Dark chocolate hasn’t always been as beloved as its milky counterpart, but once people learned how good it tastes when paired with things like fruit and nuts, they never looked back. You can feel the richness of dark chocolate as it melts in your mouth, depositing what you can only imagine is chocolate at its best. The best part of the entire experience is that you can walk away feeling only minor regret, as dark chocolate has been proven to have bonus health benefits that milk chocolate simply can’t claim. Do you actually know the how dark chocolate is made?
Stage 1: Bean Harvesting
Most of the chocolate that we see in stores and shops across the world starts its journey in different countries in Africa. The cacao pods are grown in these areas, and need about five or six months to mature. Once they are mature, they are harvested by hand with tools like machetes. The beans and pulp are removed from the pods and put in baskets to ferment. The beans start out quite bitter, but as the pulp ferments, the flavor bleeds into the beans imparting its fruity sweetness. After the beans are dried under the sun’s rays, and the fermented pulp is removed, the beans are packaged and sent to chocolate makers.
Stage 2: Roasting
When the beans arrive at chocolate factories, they are cleaned and sorted so that they can be roasted. The beans are put into big drums for roasting which can take up to two hours. This process gives the beans the rich color that we know and love, and enhances their chocolate flavor. Heat from the roasting process loosens the shell of the bean, making it easy for them to blow off in a winnower. Only a kernel remains at this point, and it is crushed into little bits called nibs.
Stage 3: Chocolate Liquor
After the beans are turned into nibs, the nibs are heated and ground. This process forms a thick paste that is referred to as liquor. The chocolate liquor can be pressed to separate the liquids from the solids. The solids are called pressed into a cake, conveniently called a press cake, which is often turned into cocoa powder. The liquids become pure cocoa butter.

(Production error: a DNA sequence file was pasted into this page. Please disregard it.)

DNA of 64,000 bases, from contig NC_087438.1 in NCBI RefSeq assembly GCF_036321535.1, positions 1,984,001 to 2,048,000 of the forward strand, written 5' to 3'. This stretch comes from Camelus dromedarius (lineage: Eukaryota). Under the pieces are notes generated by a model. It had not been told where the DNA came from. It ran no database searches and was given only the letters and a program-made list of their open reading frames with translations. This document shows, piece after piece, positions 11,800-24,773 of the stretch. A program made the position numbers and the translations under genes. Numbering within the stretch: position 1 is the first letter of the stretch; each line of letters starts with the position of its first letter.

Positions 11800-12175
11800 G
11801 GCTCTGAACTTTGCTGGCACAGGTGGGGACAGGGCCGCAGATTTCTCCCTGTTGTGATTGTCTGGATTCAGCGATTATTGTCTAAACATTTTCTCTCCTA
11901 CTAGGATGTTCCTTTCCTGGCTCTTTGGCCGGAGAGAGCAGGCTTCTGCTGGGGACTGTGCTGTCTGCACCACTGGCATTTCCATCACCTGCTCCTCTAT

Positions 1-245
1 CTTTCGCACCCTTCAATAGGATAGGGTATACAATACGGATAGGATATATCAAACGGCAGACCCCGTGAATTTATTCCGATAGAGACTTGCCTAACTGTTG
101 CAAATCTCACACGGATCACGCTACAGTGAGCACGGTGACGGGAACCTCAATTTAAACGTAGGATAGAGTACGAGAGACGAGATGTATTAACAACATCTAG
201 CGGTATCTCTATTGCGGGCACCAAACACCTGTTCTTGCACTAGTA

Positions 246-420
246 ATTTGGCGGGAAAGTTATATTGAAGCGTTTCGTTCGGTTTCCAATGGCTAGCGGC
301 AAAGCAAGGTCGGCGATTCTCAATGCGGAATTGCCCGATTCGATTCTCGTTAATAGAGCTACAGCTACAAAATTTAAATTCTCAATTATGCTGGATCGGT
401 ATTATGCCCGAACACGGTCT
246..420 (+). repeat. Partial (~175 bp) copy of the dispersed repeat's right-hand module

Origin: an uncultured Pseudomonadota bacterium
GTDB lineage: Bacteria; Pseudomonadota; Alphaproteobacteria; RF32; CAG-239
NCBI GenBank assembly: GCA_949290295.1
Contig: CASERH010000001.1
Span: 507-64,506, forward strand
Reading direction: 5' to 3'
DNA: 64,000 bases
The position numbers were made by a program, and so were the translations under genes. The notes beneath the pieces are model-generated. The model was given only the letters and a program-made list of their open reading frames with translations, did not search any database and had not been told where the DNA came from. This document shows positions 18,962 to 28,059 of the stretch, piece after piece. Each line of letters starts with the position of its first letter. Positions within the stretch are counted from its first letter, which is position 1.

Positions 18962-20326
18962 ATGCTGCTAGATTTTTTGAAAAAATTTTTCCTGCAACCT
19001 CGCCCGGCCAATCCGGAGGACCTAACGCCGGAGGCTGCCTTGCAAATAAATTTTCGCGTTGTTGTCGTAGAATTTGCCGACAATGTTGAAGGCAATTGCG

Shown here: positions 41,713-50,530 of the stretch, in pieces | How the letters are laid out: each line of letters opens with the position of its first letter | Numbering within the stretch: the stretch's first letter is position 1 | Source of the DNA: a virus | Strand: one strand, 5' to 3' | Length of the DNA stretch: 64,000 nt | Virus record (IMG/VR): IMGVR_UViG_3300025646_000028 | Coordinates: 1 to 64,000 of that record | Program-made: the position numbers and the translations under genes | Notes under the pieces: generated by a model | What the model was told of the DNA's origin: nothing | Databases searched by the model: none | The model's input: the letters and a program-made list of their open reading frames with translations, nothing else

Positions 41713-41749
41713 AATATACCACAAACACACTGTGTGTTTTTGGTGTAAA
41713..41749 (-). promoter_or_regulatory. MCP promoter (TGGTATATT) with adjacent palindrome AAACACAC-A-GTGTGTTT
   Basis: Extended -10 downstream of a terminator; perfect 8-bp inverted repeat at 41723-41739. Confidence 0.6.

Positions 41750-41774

Stage 4: Making Dark Chocolate
Dark chocolate is the combination of chocolate liquor, cocoa butter, a small amount of sugar, and vanilla. The mixture is pressed under heavy steel rollers to smooth out the texture. It then goes through conching. During this process, the mixture is heated, mixed and ground down even more, to create the silky texture we know and love, and to remove any leftover bitterness. This can take hours or days. After conching, the chocolate is tempered, whereby it is slowly heated and then cooled to the perfect temperature. Tempering allows the chocolate to maintain its smoothness as it is hardened and molded.
If you have any questions about our sweets, please contact Wockenfuss Candies by calling 1-800-296-4414 or email info@Wockenfusscandies.com. When you’re not savoring our sweets, stay satisfied by following us on Facebook, Twitter, Google+, and Pinterest!